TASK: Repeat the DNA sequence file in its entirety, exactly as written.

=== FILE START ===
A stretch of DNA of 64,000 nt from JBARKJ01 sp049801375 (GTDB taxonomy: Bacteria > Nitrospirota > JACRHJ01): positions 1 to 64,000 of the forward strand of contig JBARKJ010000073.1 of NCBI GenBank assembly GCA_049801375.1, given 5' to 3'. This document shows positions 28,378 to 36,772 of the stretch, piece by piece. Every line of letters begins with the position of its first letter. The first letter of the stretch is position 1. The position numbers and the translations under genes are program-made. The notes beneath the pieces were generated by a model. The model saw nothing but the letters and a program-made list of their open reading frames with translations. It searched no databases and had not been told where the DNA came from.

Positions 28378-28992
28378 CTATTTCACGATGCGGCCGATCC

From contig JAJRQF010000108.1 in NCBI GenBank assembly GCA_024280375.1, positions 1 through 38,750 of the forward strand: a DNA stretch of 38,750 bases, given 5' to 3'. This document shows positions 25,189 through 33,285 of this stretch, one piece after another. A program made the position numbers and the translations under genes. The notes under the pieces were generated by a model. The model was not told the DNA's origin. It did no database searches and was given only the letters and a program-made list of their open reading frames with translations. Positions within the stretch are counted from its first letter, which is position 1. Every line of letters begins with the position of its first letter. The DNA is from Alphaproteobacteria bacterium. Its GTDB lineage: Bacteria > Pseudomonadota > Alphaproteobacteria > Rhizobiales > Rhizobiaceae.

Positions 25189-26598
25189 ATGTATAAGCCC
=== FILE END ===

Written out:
A stretch of DNA of 64,000 nt from JBARKJ01 sp049801375 (GTDB taxonomy: Bacteria > Nitrospirota > JACRHJ01): positions 1 to 64,000 of the forward strand of contig JBARKJ010000073.1 of NCBI GenBank assembly GCA_049801375.1, given 5' to 3'. This document shows positions 28,378 to 36,772 of the stretch, piece by piece. Every line of letters begins with the position of its first letter. The first letter of the stretch is position 1. The position numbers and the translations under genes are program-made. The notes beneath the pieces were generated by a model. The model saw nothing but the letters and a program-made list of their open reading frames with translations. It searched no databases and had not been told where the DNA came from.

Positions 28378-28992
28378 CTATTTCACGATGCGGCCGATCC

From contig JAJRQF010000108.1 in NCBI GenBank assembly GCA_024280375.1, positions 1 through 38,750 of the forward strand: a DNA stretch of 38,750 bases, given 5' to 3'. This document shows positions 25,189 through 33,285 of this stretch, one piece after another. A program made the position numbers and the translations under genes. The notes under the pieces were generated by a model. The model was not told the DNA's origin. It did no database searches and was given only the letters and a program-made list of their open reading frames with translations. Positions within the stretch are counted from its first letter, which is position 1. Every line of letters begins with the position of its first letter. The DNA is from Alphaproteobacteria bacterium. Its GTDB lineage: Bacteria > Pseudomonadota > Alphaproteobacteria > Rhizobiales > Rhizobiaceae.

Positions 25189-26598
25189 ATGTATAAGCCC